Also: there is time to make this as a Christmas gift!








With 2017 being Canada’s 150th birthday, it’s about time I wrote the Canadian cookbook I’ve been planning for YEARS.

“More than Poutine” will be a Canadian cookbook like no other – written by a Canadian living away, it includes both traditional homecooking recipes, as well as homemade versions of many of the snacks, sauces, convenience foods, and other food items that are hard to come by outside of Canada!

High quality gluten-free versions of most recipes will be included.

The Kickstarter for “More Than Poutine is live, here. Please consider backing, and sharing the campaign with your friends!

Interested in boozy culinary experiments? You’ll LOVE my first cookbook, The Spirited Baker!

Combining liqueurs with more traditional baking ingredients can yield spectacular results.Try Mango Mojito Upside Down Cake, Candy Apple Flan, Jalapeno Beer Peanut Brittle, Lynchburg Lemonade Cupcakes, Pina Colada Rum Cake, Strawberry Daiquiri Chiffon Pie, and so much more.

To further add to your creative possibilities, the first chapter teaches how to infuse spirits to make both basic and cream liqueurs, as well as home made flavor extracts! This book contains over 160 easy to make recipes, with variation suggestions to help create hundreds more! Order your hard copy here, or digital edition here.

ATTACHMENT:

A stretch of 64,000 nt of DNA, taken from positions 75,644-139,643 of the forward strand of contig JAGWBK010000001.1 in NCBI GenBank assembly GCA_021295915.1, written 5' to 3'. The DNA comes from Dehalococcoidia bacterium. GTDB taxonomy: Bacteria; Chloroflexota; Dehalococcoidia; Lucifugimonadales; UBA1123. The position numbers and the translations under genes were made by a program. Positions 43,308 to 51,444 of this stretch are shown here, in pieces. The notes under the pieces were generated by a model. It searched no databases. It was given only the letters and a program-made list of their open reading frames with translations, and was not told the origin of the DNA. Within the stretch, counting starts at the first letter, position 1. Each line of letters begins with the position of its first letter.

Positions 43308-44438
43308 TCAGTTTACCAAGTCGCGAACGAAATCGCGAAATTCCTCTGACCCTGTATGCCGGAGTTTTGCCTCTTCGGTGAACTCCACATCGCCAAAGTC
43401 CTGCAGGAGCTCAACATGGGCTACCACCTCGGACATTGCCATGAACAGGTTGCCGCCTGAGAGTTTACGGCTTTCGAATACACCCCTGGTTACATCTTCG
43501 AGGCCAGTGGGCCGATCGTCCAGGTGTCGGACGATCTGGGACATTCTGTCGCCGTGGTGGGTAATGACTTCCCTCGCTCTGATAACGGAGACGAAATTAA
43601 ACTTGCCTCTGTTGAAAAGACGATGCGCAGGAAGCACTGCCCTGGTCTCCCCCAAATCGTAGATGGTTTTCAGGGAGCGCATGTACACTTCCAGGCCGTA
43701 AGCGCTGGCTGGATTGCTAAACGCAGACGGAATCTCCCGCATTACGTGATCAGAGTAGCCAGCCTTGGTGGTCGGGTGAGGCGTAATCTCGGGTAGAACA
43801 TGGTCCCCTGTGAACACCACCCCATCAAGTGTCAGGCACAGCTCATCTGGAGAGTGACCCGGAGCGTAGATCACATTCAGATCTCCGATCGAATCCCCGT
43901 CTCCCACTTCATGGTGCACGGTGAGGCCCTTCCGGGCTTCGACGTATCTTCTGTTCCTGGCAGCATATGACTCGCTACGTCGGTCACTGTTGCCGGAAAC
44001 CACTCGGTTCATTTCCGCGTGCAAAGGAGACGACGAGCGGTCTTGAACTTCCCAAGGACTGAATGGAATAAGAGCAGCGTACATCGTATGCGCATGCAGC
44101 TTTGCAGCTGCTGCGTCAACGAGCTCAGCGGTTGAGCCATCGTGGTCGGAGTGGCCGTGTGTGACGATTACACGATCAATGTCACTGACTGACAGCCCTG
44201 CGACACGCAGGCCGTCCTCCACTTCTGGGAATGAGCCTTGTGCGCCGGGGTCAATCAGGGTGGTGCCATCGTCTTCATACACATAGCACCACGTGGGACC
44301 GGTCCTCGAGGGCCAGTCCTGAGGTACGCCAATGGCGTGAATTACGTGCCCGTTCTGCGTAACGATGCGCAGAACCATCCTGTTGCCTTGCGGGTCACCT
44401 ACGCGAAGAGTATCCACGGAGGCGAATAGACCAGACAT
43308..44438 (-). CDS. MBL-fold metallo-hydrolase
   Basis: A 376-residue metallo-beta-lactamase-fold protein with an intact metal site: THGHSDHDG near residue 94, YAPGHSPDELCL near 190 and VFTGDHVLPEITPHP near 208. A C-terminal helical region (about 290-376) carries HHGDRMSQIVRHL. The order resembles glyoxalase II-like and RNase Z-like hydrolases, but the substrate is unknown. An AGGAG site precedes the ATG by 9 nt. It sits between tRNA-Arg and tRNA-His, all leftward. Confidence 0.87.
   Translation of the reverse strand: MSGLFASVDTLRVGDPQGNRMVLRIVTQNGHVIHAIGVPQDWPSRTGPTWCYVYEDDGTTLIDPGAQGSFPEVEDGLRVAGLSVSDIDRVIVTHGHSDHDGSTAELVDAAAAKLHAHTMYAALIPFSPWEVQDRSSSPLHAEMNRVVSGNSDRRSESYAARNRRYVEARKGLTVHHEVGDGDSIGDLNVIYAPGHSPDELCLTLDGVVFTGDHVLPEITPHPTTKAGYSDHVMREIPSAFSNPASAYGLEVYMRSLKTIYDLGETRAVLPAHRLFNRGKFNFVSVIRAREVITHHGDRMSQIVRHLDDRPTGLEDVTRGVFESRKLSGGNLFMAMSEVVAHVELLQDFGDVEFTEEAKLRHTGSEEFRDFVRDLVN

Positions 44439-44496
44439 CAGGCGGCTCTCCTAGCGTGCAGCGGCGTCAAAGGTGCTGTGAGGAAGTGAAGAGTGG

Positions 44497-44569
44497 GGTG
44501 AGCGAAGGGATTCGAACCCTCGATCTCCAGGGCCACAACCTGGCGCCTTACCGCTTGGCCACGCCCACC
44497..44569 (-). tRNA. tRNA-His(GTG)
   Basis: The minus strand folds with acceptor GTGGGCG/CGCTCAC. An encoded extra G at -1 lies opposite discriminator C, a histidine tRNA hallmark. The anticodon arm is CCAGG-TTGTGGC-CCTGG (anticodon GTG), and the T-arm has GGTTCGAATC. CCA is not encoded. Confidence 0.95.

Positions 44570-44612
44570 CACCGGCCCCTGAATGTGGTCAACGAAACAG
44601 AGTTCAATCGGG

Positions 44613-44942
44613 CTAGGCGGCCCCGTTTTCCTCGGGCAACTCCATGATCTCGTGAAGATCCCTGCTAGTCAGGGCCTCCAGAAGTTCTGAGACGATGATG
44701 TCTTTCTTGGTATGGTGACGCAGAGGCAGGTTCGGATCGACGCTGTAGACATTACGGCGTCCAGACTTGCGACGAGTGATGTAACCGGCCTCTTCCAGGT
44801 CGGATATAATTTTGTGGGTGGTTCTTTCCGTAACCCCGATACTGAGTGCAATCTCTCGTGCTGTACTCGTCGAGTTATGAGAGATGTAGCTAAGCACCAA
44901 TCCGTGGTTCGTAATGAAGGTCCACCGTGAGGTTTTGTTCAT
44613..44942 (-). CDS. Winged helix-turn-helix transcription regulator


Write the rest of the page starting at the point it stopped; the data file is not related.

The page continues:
Interested in Gluten-free cooking and baking? You’ll LOVE Beyond Flour: A Fresh Approach to Gluten-Free Cooking and Baking!

How many times have you come across a gluten-free recipe claiming to be “just as good as the normal version!”, only to wind up with weird textures, aftertastes, etc? Most gluten-free recipes are developed by taking a “normal” recipe, and swapping in a simulated “all purpose” gluten-free flour… whether store bought, or a homemade version. “Beyond Flour” takes a different approach: developing the recipe from scratch. Rather than swapping out the flour for an “all purpose” mix, I use various alternative flours as individual ingredients – skillfully blending flavours, textures, and other properties unique to each flour. Supporting ingredients and different techniques are also utilized to achieve the perfect end goal … not just a “reasonable facsimile”. Order your copy here.